ONE BELT, ONE ROAD INITIATIVE: A UNIQUE OPPORTUNITY FOR LIBERIAN GOVERNMENT TO BENEFIT FROM THE CHINESE REVOLUTIONS
By Josephus Moses Gray, [email protected], Contributing Writer
The people-centered policy of building a community of shared future for a poverty-stricken Liberian society entails several developmental concepts but precisely demonstrates a duty to resolve socioeconomic and political problems, which generally served as obstacles to prosperity for the Liberian society. The concept if effectively carried out, will lead to socioeconomic growth and promote an era of Belt and Road Construction & Building a Community of Shared Future for all Liberians. The concept of one belt, one road which is highly rooted in the Chinese culture and approach towards development embodies the principle of harmonizing all facets of good governance and respect for global human rights, rule of law and justice, all directed towards safeguarding global peace and promotes common development across the globe.
Considering Liberia’s economic apathy and development gape, the one belt and one road initiative, and the building of a community of shared future for mankind entails instituting the right policy at the right time by the right people at the right place, while those at the helm of leadership on the country must be proactive not reactive and worse of all passive; in paying keen attention to Chinese innovations, industrialization and a win-win diplomacy.
There is no doubt that the Belt and Road Creativity aims to create new networks between Africa, Middle East, Eastern Europe and Asia based on China’s innovation of railway connections and resuscitate the historic Silk Road. The initiative, the shift to railways appears to be a great leap backward but modern production chains are heavily reliant upon offshoring and trade in intermediate goods.
Since its introduction in 2013, the one belt, one road (BRI) has grown from blueprint to roadmap, from concepts on paper to projects on the ground. When President Xi Jinping visited Duisburg in March 2014, the phrase ‘One Belt, One Road’ was a new phrase heard by very few people. Nowadays, this phrase is a buzzword in the media all over the world. Moreover, a glance at the map of the economic corridors reveals that the initiative has expanded from including just ‘one’ belt and ‘one’ road, into including many ‘belts’ and many ‘roads’ Recent histories have taught us that it takes more to convince people about the benefits of this kind of infrastructure program. In 1949, the birth of new China opened up a new chapter in Sino-African relations.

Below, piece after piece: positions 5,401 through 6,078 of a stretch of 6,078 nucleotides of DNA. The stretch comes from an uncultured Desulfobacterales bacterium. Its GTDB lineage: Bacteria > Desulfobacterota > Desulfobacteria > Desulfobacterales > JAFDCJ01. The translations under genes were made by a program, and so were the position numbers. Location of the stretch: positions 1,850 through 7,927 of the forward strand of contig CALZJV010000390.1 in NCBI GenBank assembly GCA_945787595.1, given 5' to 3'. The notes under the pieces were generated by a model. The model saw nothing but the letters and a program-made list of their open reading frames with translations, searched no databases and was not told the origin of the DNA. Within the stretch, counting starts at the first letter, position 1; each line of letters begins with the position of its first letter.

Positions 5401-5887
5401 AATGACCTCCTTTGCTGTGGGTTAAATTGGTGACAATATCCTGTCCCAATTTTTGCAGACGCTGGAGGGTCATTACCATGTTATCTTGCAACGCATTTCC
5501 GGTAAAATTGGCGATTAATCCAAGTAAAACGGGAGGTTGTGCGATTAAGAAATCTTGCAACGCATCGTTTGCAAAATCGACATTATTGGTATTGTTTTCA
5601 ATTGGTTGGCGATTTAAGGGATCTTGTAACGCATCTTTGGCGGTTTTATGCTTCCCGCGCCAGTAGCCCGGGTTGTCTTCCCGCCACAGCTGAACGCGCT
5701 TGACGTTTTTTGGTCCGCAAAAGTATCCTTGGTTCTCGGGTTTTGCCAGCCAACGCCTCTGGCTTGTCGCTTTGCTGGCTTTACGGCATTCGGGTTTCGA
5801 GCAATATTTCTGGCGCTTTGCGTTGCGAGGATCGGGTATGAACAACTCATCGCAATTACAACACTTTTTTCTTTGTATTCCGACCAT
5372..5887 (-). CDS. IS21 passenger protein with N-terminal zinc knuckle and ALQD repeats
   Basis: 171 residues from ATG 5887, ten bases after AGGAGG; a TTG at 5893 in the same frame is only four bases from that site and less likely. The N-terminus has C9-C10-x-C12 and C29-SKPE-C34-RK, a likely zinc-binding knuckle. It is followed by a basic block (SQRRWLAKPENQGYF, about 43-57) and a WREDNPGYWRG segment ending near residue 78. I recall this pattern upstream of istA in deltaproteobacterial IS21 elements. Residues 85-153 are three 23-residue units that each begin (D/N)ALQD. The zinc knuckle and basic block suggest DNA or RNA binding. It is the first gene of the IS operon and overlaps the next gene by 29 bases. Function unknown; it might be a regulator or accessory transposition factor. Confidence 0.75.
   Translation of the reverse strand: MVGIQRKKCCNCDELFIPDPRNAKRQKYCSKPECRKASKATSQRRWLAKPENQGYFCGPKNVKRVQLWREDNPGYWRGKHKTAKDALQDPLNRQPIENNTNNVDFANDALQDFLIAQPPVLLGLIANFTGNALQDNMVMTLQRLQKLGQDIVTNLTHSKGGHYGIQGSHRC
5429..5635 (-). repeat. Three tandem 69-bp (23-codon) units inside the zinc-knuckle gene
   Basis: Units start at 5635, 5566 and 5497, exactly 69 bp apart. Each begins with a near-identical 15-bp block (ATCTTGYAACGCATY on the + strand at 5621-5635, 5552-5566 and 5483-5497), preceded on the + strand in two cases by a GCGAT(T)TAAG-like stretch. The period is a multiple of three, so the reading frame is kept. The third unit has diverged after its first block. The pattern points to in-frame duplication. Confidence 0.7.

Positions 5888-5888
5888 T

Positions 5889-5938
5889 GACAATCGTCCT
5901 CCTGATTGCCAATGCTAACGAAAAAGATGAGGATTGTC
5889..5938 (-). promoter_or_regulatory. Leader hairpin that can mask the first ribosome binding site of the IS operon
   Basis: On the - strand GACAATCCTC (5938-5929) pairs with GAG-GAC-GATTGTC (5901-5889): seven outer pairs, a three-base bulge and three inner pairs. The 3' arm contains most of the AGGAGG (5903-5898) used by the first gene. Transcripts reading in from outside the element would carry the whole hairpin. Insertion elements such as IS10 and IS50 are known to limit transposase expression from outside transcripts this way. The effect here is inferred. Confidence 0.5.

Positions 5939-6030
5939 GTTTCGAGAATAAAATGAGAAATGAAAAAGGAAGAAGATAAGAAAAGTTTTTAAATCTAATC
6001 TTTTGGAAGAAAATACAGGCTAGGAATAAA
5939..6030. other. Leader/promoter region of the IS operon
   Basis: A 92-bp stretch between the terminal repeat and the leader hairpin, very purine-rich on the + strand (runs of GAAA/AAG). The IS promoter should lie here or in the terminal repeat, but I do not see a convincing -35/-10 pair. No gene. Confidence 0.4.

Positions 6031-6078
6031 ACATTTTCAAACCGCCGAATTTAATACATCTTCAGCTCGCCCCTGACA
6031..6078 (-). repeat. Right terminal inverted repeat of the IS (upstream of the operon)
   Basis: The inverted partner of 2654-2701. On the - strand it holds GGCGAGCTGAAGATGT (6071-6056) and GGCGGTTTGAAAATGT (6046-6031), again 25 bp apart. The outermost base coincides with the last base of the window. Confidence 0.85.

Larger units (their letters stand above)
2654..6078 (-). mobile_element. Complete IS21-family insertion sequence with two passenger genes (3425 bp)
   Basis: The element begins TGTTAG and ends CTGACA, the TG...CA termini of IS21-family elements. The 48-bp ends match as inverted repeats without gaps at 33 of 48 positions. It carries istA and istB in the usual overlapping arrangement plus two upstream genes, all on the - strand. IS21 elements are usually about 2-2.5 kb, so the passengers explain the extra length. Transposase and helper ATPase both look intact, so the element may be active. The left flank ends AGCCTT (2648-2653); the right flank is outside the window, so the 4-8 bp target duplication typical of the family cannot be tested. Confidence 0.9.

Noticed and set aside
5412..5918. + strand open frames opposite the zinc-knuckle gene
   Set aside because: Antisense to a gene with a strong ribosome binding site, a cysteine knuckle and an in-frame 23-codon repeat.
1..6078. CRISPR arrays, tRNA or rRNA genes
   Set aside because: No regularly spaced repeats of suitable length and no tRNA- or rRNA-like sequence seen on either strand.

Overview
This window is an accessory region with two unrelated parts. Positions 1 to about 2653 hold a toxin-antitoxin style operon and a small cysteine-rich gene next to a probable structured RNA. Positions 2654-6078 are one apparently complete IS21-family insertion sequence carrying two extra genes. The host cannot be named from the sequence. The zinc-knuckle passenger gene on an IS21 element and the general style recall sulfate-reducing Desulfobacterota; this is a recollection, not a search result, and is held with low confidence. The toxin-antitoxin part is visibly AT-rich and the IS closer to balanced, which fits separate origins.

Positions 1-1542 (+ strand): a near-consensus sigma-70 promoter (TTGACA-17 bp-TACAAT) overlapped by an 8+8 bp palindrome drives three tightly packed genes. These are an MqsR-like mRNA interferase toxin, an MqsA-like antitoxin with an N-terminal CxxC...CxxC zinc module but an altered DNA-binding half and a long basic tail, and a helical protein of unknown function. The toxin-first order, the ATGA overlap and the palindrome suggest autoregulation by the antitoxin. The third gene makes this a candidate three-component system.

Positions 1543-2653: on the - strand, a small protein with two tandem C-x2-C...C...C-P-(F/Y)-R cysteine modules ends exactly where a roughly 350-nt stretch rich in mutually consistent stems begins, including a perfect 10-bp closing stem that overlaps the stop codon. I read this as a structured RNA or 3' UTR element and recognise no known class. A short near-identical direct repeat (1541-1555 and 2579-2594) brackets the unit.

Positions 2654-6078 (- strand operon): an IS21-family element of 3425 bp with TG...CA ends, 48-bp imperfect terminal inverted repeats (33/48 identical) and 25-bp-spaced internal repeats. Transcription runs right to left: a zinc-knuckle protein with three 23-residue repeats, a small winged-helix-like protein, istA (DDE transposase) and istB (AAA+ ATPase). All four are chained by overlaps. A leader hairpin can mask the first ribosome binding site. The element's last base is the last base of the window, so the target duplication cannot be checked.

When the leaders of African countries and the People’s Republic of China met in Beijing, the capital of the world’s second largest economy on 3-4 of September this year to map out the Forum on Africa-China (FOCAC) future development and new way forward, much of the world’s attention was shifted from the ongoing trade war and protectionism to the platform displayed of multilateralism. The successful gathering provided an opportunity to promote a modern era of development and the implementation of the Belt and Road Construction & Building a Community of Shared Future for Mankind which helps to offer socio-economic growth, industrialization, innovation, infrastructure and human capacity building.
Indeed, I believe that our world order can be significantly better regulated if all nations subscribe to the principles of Belt and Roads and the construction of a Community of a Shared Future for Mankind; with respect to common development based on innovations and industrializations. However, the issue of inequality is a major concern for countries from developed to under-developed, and if not address adequately will endanger world peace; we have a historic role to play in this by promoting a robust, pro-active policy.
If African leaders pay keen attention to economic independence, turn from the western concept of development and introduce Africa’s own model of development concepts, and ease foreign aid reliance from the western imperialists, focusing on flagship projects and the structure of Community of Shared Future for Mankind, the continent can ultimately overcome abject poverty, wars, political, social and cultural conflicts on the continent.
A series of new concepts and new approaches if properly managed effectively might become a path to the attainment of Building a Community of Shared Future for Mankind, where world peace is secured and protected, a common development is promoted and the Belt and Road reflectively visible across from one region to another, indeed result is bound to date prosperity. As a cue, the community of shared future for mankind includes a win-win cooperation, mutual understand and just partnership, fairness, openness, and importantly, inclusiveness which promotes harmonious interactions and exchanges among different societies and developments.
As a Chinese proposition that reflects China’s wisdom, this concept is based on the long-standing cultural tradition and the advanced Chinese ideological system, representing a new perspective for international cooperation and international order and the new concepts of development, security and civilization; it offers the right direction for the ongoing efforts to improve global governance.
Understandably, China and Africa’s countries shared a comprehensive consensus on major international issues, common interests and a willingness to deepen their cooperation. China emphasizes the notion of “respect” for African countries, embodied in its policy of noninterference in the domestic affairs of sovereign countries and in an approach to conflict resolution on the continent that is seen as much less confrontational as Western interventions while African countries and governments similarly treat China with greater respect.